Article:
Step 5: Select the propagation method of Passion fruit 

It is usually propagated by cutting. However, seeds are also used as propagating material despite the genetic variation. Softwood grafting is promising in realizing the benefits of rootstock. The yellow passion fruit, which tolerates soil-borne diseases, is the most common rootstock of the purple passion fruit. 

Step 6: Planting tips for better fruit production

Spring is the best time to plant passion fruit vines. Before planting, prepare your soil by applying chicken manure and compost in an area one to two meters wide. Mulch around the plant base with sugarcane, bark chips, or pea straw, but do not let it form around the stem. 

Step 7: Plant spacing for improving crop yield 

The passion fruits are vigorous growers. A vine can grow up to 30 to 40 feet tall. Train the vines to avoid tangling the stems of different plants. Training vines on trails will make harvesting easier. 

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Passion Fruit Farming
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Step 8: Flowering and fruiting stage improve productivity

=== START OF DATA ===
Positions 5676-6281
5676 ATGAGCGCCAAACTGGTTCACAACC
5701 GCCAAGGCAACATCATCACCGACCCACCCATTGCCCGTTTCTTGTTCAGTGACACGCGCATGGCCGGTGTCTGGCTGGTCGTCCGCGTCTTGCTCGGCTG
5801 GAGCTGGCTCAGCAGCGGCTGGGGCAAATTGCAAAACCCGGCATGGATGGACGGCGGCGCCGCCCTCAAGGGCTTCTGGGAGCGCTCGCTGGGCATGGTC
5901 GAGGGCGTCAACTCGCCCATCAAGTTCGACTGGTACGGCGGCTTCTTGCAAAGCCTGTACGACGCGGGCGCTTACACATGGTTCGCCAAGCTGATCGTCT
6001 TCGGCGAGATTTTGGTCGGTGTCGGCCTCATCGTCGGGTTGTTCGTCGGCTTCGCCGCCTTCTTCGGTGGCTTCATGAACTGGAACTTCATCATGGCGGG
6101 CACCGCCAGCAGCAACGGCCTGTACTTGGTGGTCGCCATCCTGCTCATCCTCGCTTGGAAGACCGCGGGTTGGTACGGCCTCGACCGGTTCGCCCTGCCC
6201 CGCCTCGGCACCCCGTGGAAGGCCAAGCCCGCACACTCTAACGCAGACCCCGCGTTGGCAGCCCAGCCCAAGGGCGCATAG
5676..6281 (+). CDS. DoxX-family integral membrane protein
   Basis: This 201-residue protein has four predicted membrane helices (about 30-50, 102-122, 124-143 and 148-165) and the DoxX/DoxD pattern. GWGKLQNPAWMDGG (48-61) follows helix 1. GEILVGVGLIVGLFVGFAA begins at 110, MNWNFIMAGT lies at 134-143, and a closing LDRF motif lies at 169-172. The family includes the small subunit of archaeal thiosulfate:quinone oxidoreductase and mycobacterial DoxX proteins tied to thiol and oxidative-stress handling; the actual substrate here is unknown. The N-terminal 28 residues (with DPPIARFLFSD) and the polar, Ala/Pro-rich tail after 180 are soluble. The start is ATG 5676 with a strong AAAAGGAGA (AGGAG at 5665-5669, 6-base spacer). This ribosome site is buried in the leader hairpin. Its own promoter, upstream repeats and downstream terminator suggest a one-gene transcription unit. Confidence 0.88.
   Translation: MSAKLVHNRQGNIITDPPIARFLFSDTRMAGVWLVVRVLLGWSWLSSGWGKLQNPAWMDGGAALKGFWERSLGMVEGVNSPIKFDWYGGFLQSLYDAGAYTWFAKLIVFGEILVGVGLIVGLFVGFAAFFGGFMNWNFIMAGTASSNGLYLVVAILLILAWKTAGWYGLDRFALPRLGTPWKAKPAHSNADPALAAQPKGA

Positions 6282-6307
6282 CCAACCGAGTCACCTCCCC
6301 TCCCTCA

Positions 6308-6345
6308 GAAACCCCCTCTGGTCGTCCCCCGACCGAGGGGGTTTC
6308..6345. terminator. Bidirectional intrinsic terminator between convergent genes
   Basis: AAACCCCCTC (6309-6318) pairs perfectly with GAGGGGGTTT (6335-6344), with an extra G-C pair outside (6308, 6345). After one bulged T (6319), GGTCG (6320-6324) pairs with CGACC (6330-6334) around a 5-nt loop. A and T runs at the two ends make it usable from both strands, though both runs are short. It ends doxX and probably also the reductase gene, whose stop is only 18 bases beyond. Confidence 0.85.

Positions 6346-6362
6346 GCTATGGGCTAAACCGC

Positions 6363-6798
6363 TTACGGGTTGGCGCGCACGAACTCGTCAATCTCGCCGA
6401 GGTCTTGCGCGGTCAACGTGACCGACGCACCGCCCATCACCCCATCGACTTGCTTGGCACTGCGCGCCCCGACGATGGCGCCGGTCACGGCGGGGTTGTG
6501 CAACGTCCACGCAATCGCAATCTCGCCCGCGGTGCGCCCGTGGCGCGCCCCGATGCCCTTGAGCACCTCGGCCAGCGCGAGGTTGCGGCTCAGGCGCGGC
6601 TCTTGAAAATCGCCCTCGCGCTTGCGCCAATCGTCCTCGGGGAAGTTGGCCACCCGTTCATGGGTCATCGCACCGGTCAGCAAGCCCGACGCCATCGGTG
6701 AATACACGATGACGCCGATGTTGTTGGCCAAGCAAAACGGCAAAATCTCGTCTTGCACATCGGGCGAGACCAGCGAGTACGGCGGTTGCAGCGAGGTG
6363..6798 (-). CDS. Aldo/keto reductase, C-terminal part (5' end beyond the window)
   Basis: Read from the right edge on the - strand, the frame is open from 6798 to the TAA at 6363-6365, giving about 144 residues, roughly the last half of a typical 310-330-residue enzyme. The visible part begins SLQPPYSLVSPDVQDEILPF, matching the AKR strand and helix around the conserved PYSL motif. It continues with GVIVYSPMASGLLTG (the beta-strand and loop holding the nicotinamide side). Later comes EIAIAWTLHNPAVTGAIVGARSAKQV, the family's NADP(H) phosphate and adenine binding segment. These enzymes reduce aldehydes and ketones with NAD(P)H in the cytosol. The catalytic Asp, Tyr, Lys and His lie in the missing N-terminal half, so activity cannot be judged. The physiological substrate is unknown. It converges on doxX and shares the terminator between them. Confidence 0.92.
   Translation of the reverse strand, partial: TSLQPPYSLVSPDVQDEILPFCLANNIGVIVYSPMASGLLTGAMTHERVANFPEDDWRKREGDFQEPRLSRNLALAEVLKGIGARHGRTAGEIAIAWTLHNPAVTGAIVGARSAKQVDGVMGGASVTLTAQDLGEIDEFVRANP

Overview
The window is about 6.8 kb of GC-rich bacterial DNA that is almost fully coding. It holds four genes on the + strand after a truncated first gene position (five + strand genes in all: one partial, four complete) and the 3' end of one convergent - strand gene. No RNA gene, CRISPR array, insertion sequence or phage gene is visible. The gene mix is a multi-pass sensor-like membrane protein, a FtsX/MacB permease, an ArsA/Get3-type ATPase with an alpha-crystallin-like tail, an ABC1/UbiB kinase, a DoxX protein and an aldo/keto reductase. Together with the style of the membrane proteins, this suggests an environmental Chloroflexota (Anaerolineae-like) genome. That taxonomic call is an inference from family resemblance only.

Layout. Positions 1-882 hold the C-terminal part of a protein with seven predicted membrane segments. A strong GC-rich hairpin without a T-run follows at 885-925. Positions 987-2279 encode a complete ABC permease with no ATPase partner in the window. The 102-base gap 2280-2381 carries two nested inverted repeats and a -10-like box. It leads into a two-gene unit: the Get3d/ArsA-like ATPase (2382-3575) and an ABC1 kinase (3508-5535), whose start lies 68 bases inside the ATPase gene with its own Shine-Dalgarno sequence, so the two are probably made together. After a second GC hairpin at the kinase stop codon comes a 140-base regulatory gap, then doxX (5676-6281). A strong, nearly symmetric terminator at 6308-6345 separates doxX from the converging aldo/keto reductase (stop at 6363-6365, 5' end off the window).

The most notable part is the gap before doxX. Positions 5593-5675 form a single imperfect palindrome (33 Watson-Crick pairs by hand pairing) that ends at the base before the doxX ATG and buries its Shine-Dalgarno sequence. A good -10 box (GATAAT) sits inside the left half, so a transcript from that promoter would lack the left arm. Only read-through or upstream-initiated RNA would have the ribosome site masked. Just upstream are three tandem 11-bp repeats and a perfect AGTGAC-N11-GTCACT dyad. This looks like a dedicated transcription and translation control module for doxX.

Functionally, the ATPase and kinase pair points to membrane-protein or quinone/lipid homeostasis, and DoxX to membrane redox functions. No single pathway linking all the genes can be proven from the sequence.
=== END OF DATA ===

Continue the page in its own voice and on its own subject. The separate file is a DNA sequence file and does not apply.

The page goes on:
Once the passion fruit reaches the age of 12-13 months, it will continue to bloom throughout its life. As other flowers turn into fruits, other flowers are formed. It will continue for 3-4 years when its productivity will start declining. The fruiting phase will start from 12 or 13 months and continue for 3-5 years. As the plant ages, it will increase the number of fruits until it reaches its peak in the 4th year. Then, it will start to reduce the number of fruits produced. 

Step 9: Fertilizer management for healthy plant growth

Passion fruit vines provide heavy food, which means they need plenty of fertilizer to ensure healthy growth during their growing season. Unfortunately, this plant is also straightforward to fertilize, so often, small doses work best, rather than large ones, which can quickly burn or kill your vines. A balanced 10-10-10 or similar all-purpose formula should be applied every three weeks. But, again, be careful when fertilizing because the fruit vines are susceptible to salt buildup in their soil.